Not everyone was corrupt, but still, many were inefficient. Because their minds were clouded, they were not capable of making decisions rapidly and effectively. With Vipassana, eliminating every kind of impurity, the mind becomes clearer, sharper, able to get to the root of any problem and respond effectively. So in this way their efficiency increased. Vipassana meditation was truly used to eradicate corruption and increase the efficiency of the administration. An important aspect of Sayagyi’s personality that supported him in this endeavor was his absolute faithfulness to the truth, unwavering in face of pressure or temptation of any kind.
Q: Why did U Ba Khin continue to work after he reached the age of retirement instead of devoting himself entirely to teaching?
SNG: As we have seen, as a householder, he faced his responsibilities. When Myanmar became independent, the efficiency of the Administration was very low and moral integrity was minimal in many government functionaries. His own example was a way to demonstrate how Vipassana meditation could help the administration. Just as it could help an individual, it could help the masses, the society, the government, the nation. So I think he made a very good decision, doing the best he could do, on the one hand teaching Vipassana and on the other demonstrating by his example its results on society.
Q: Can you describe any significant or important episodes from your first meeting with U Ba Khin?
SNG: A friend of mine, knowing that I suffered from strong and incurable migraine headaches, suggested that I participate in a meditation course taught by U Ba Khin. When I met him, the whole atmosphere was so peaceful, and he was quite happy when I told him I was coming to take a course. He inspired me by saying: “You are a Hindu and a leader of the Hindu community, so don’t hesitate to come. I won’t convert you to any other religion. You will just get a good way of life, you will get peace of mind.”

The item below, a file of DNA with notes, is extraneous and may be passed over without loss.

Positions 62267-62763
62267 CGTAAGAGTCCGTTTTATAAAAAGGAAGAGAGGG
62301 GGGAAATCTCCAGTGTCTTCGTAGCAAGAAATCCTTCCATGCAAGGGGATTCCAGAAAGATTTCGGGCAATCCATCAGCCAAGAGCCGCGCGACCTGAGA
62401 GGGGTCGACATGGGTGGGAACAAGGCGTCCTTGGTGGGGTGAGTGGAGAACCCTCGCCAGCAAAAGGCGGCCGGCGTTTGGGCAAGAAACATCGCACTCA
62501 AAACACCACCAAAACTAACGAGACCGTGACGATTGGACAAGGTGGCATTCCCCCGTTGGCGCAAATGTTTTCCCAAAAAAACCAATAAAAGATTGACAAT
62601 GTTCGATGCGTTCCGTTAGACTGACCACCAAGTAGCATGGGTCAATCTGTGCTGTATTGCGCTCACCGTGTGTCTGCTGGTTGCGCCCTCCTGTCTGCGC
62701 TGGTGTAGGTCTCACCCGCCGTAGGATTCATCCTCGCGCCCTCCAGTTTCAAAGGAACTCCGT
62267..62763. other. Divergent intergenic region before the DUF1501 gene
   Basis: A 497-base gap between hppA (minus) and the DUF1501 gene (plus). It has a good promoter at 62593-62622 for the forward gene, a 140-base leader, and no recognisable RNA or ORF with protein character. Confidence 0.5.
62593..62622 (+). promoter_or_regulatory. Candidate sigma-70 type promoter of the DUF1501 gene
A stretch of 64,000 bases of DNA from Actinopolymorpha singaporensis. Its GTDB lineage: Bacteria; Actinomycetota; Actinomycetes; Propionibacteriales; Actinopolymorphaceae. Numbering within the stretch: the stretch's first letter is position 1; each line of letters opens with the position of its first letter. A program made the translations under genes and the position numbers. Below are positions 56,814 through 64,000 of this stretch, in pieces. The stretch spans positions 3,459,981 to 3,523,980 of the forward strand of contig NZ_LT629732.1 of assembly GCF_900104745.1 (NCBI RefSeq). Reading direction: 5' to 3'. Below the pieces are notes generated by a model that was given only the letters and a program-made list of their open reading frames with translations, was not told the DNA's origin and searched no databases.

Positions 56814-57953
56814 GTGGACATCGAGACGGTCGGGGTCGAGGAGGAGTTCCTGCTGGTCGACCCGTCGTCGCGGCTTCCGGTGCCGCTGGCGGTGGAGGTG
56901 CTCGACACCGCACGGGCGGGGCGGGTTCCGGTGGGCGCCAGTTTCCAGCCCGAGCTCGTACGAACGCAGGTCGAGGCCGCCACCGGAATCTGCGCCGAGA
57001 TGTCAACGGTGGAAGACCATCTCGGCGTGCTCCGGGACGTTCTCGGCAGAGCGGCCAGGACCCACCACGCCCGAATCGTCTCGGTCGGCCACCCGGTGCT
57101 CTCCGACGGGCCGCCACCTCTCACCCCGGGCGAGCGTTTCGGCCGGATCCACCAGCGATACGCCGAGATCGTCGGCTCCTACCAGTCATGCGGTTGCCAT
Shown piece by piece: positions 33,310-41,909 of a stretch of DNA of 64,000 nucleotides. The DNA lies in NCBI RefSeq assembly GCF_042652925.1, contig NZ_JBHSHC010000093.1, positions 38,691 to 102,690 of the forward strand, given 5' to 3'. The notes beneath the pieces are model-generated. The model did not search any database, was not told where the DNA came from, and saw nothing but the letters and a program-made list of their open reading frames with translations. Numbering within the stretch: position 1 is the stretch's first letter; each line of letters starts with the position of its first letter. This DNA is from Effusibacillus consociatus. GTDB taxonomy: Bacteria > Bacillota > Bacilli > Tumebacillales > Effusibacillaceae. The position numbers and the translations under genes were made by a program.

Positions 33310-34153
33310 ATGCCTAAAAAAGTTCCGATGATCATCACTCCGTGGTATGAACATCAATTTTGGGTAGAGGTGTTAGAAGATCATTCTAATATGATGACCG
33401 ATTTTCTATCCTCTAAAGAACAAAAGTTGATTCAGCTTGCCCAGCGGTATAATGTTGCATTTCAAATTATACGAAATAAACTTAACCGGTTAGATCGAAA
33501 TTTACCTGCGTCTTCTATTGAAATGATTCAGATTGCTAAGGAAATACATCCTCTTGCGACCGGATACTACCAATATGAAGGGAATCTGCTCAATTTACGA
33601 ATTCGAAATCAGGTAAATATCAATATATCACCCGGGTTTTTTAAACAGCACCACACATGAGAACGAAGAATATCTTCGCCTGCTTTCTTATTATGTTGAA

But when I said that I was coming to relieve myself of migraines, Sayagyi-a very straightforward person-said: “No, then I won’t take you. You are devaluing Dhamma. Dhamma is not for this purpose. It is to take you out of the misery of lifetime after lifetime. For so many world cycles you have been suffering in misery, and you will continue to suffer unless you learn how to come out of it. To make use of Vipassana for this ordinary physical pain is devaluing it.” At the same time, very lovingly he said: “Your aim is to purify the mind. Then all the diseases which are psychosomatic will naturally get cured as a by-product. But the aim should not be to cure a particular disease. Otherwise you will get neither this nor that.” That had a very great impact on my mind.
Q: From the experience of U Ba Khin and from the personal experience of both of you as householders, what suggestions would you give to all people who live in society to help them make the best use of their lives and to live happily?
SNG: Vipassana serves exactly that purpose. For those who leave the householder’s life to live as monks, there is nothing to do but meditate, day and night, and arrive at a stage where they can help others. But householders must meditate and also make use of this meditation in their daily life, to fulfill their responsibilities toward the members of their family, their community, their society and their country. In that way they help others. When householders take Vipassana meditation, they must do it not only for their own good but for the good of others also.